The Physical Church–Turing Thesis: Modest or Bold?

Abstract
This article defends a modest version of the Physical Church-Turing thesis (CT). Following an established recent trend, I distinguish between what I call Mathematical CT—the thesis supported by the original arguments for CT—and Physical CT. I then distinguish between bold formulations of Physical CT, according to which any physical process—anything doable by a physical system—is computable by a Turing machine, and modest formulations, according to which any function that is computable by a physical system is computable by a Turing machine. I argue that Bold Physical CT is not relevant to the epistemological concerns that motivate CT and hence not suitable as a physical analog of Mathematical CT. The correct physical analog of Mathematical CT is Modest Physical CT. I propose to explicate the notion of physical computability in terms of a usability constraint, according to which for a process to count as relevant to Physical CT, it must be usable by a finite observer to obtain the desired values of a function. Finally, I suggest that proposed counterexamples to Physical CT are still far from falsifying it because they have not been shown to satisfy the usability constraint.
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DOI 10.1093/bjps/axr016
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References found in this work BETA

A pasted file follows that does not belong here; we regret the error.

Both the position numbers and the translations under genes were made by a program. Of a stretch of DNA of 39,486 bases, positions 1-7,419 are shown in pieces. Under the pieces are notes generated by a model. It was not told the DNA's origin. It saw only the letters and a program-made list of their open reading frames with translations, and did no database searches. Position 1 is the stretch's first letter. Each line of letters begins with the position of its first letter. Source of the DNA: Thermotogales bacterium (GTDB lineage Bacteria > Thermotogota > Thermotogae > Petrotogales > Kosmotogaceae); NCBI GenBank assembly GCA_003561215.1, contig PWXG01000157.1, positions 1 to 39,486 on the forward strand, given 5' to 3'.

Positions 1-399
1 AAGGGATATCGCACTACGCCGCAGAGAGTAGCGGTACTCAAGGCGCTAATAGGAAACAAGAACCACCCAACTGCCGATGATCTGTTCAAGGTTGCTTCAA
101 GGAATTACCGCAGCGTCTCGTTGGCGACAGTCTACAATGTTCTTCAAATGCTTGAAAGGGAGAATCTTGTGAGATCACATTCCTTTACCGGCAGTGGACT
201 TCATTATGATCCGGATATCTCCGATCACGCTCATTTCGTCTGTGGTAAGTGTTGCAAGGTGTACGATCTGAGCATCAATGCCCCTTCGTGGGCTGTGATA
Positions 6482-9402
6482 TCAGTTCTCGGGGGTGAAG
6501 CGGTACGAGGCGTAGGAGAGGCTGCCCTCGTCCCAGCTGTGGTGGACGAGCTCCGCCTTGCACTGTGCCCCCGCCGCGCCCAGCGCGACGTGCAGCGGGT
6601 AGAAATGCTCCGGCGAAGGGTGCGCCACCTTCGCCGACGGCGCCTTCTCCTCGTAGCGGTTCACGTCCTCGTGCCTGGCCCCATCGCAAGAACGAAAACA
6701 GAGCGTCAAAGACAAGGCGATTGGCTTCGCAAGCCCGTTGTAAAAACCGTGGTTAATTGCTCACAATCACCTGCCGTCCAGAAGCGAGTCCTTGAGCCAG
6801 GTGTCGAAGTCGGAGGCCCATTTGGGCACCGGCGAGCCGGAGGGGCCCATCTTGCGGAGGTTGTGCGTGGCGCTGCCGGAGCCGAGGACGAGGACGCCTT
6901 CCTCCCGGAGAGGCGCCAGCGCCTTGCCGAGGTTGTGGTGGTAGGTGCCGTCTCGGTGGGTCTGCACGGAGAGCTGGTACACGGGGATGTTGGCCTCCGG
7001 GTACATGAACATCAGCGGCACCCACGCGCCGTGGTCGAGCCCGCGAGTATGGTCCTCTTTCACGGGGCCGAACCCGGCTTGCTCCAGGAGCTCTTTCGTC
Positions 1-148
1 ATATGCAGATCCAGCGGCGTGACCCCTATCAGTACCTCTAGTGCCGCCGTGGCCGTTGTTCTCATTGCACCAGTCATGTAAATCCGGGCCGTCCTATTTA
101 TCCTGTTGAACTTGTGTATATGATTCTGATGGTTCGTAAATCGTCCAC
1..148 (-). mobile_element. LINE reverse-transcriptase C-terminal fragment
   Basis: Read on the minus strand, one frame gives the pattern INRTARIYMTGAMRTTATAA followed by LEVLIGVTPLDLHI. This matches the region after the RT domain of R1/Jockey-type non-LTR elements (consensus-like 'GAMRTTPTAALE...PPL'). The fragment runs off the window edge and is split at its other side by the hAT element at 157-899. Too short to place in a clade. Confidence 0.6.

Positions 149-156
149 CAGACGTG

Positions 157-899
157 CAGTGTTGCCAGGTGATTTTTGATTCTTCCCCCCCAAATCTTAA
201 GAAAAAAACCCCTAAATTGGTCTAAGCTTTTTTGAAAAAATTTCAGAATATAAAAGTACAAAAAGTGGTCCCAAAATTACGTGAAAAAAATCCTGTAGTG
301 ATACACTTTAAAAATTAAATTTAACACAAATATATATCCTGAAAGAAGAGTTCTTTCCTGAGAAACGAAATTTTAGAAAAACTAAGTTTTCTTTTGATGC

Could a Machine Think?Paul M. Churchland & Patricia S. Churchland - 1990 - Scientific American 262 (1):32-37.
Hypercomputation and the Physical Church-Turing Thesis.Paolo Cotogno - 2003 - British Journal for the Philosophy of Science 54 (2):181-223.
Deciding Arithmetic Using SAD Computers.Mark Hogarth - 2004 - British Journal for the Philosophy of Science 55 (4):681-691.
SAD Computers and Two Versions of the Church–Turing Thesis.Tim Button - 2009 - British Journal for the Philosophy of Science 60 (4):765-792.
The Extent of Computation in Malament–Hogarth Spacetimes.P. D. Welch - 2008 - British Journal for the Philosophy of Science 59 (4):659-674.

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SAD Computers and Two Versions of the Church–Turing Thesis.Tim Button - 2009 - British Journal for the Philosophy of Science 60 (4):765-792.
Hypercomputation and the Physical Church-Turing Thesis.Paolo Cotogno - 2003 - British Journal for the Philosophy of Science 54 (2):181-223.
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